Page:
Elisabetta Gnudi Angelini: If you meet her at a party you would think she is a Tuscan housewife. You could not be more wrong. She owns two wineries in Montalcino- Caparzo and Altesino. The only thing common that these wineries have is a boundary wall. They are totally independent business center with the independent vineyards and the winemakers and of course, the marketing. What is amazing is that she was not born into a wine producing family but used to produce movies and distribute them in Rome in her earlier days.

The reason for keeping them independent may be quite logical. Altesino was a traditional winery which she purchased in 2002 while Caparzo had been in her pocket already in She also owns Borgo Scopeto in Chianti Classico and Doga Delle Clavale in Maremma.

Caparzo is not the first winery she bought although ‘this was the dream property I had always wanted to own when I was in Rome.’ The opportunity came up when she landed with sizable money but the winery was not for sale. She could only acquire a part in the company and had to settle for Borgo Scopeto in 1998.  Bothe Doga and Altesino were purchased in 2002, she informed me while having dinner next to me after the tasting which I could only rush through as I had arrived late from an earlier tasting engagement at Col d’Orcia.

She is quite a fan of India and any of these wineries will be a welcome presence. Her La Casa Cru ( a blend of grapes from special vineyards) Brunello is highly rated.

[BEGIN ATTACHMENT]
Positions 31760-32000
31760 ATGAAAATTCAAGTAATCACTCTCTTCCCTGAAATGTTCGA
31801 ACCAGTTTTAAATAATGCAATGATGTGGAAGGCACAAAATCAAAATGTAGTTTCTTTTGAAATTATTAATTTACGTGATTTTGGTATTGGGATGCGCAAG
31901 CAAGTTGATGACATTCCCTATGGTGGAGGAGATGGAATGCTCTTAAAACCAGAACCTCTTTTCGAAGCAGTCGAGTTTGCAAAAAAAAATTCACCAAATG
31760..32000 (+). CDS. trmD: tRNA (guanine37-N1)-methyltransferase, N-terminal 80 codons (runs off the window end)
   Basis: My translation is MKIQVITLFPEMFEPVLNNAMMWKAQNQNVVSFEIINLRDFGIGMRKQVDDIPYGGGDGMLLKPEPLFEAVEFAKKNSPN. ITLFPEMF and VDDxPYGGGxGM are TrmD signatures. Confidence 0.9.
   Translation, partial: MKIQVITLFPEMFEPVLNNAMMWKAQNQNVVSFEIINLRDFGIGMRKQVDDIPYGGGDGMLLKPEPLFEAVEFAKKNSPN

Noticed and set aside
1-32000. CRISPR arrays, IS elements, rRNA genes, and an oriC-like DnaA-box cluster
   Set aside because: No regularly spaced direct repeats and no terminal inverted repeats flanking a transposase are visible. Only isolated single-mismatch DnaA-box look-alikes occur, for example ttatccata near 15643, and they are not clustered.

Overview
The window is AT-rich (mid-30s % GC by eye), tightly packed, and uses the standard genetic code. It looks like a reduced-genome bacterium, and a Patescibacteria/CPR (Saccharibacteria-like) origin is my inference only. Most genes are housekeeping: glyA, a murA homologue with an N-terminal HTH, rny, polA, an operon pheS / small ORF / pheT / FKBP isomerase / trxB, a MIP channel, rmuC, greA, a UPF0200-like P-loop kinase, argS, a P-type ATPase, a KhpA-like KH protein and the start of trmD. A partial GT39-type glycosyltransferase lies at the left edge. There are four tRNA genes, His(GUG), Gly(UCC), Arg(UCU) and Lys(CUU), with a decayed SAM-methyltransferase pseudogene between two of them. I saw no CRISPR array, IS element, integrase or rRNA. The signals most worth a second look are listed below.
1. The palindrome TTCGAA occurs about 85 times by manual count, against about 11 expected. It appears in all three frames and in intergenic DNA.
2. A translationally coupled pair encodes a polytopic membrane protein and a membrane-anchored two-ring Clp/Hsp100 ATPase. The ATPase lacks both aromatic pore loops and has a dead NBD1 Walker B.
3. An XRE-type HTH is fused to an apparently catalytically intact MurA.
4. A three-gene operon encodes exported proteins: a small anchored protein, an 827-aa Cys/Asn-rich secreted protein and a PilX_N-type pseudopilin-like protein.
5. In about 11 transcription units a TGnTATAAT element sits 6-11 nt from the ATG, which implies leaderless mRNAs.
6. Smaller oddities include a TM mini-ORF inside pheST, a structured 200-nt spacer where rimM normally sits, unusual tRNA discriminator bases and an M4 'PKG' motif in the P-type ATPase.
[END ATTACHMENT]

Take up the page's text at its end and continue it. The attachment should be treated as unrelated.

The helping hands

Two women who are not producers but are very actively and passionately involved in the promotion of the wines from their area and worth mentioning are Silvia Fiorentini, Marketing and Communications Manager of Consorzio Vino Chianti Classico and Stefania Tacconi of Consorzio del Vino Brunello di Montalcino. Not only are they pleasant sights at these tastings, they are extremely dedicated, passionate and committed to the cause of their respective Consorzios.

These women are pillars of their respective organisations and deserve a salute on the 100th anniversary of International Women’s Day celebrated today throughout the world.

Subhash Arora
March 8, 2011


Want to Comment ?
Please enter your comments in the space provided below. If there is a problem, please write directly to Thank you.

Generate a new image

Type letters from the image:

Please note that it may take some time to get your comment published...Editor

Wine In India, Indian Wine, International Wine, Asian Wine Academy, Beer, Champagne, World Wine Academy, World Wine, World Wines, Retail, Hotel


Copyright©indianwineacademy, 2003-2020 |All Rights Reserved
Developed & Designed by Sadilak SoftNet